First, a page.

Sam tells me that he is brilliant then spills out his story of damage. He depicts his mother as seductive, father as rageful, both as depressed. His father’s depression is lifelong and powerful, his mother’s was more serious when he was a child, lessening as he grew up. Sam felt that he saved himself by being super-smart and great at everything. He was athletic, social, a terrific student. He got into top schools, flew through graduate school, got an amazing job making lots of money, terrific girlfriends, wonderful friends.

Why does he seek me?

He is very lonely. He likes having girlfriends and lots of money but wants to build a life with a special someone and have a family. He wants a substantial life, someone to love who loves him and work he really loves. He is good at creating a terrific but loveless life. Love, like time, is elusive.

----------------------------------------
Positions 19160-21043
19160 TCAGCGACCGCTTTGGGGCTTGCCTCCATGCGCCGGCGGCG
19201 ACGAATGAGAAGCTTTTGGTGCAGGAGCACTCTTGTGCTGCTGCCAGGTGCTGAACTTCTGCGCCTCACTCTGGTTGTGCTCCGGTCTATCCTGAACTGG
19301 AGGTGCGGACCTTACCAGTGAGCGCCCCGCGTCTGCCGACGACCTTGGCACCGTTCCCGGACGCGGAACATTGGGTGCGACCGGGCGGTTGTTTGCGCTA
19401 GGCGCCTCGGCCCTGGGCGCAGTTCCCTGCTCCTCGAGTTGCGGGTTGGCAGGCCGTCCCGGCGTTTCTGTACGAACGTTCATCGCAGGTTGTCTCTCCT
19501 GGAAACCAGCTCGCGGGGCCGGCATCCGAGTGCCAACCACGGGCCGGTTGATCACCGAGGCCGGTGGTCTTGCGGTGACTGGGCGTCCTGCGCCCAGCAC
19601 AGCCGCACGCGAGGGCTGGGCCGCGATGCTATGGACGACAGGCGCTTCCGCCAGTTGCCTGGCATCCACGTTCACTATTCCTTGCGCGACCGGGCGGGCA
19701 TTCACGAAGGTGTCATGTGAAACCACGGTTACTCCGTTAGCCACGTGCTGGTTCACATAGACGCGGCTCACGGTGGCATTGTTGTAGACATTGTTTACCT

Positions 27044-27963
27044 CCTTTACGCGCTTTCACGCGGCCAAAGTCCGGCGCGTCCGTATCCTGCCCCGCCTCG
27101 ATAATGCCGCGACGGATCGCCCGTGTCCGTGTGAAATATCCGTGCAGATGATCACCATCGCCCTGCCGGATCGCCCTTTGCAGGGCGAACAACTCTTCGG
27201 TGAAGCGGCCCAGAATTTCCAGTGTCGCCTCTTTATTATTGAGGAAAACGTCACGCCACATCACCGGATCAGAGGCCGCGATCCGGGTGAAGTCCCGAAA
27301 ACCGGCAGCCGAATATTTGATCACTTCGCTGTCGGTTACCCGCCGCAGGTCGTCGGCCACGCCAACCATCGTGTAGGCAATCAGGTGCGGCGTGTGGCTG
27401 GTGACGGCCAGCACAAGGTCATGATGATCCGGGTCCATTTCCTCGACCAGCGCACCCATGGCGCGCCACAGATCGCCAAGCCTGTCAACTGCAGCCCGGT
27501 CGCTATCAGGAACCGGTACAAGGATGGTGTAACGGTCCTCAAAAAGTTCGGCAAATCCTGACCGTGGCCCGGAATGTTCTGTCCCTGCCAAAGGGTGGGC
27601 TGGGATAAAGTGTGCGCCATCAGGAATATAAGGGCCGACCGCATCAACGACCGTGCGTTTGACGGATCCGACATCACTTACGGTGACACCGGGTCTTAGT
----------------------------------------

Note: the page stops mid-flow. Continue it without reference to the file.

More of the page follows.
10. Shivers

ePub

My work as a patient is what made me an analyst. But many factors went into making me a patient. I slept in a crib in my parents’ room until age five. From the earliest age, I listened for sounds in the night. I have never stopped listening. Some of my earliest dreams were primal-scene dreams.

I hated the crib. It meant being a baby, held back, compressed, imprisoned, suffocated. The crib played a role in my becoming a sort of lifelong rebel. As a young adult, I could not be free enough. I am lucky to be alive, given the crazy things I did to feel free. The rock musician who wrecks his guitar makes me wonder if I have spent my life, in part, breaking cribs (hopefully, only a partial model of therapy). The sense of being compressed looking for spaces to pour myself into never left.

When I was six, my parents bought a house, and I had a room of my own. I still tried to hear what they were doing at night, but having my own space was a blessing. My new neighbourhood had kids, and I played all the time. I have never needed much to be happy. Walking down a street, looking around, swinging my arms is enough to make me smile. I used to whistle while I walked, and now my older son hums and whistles a lot.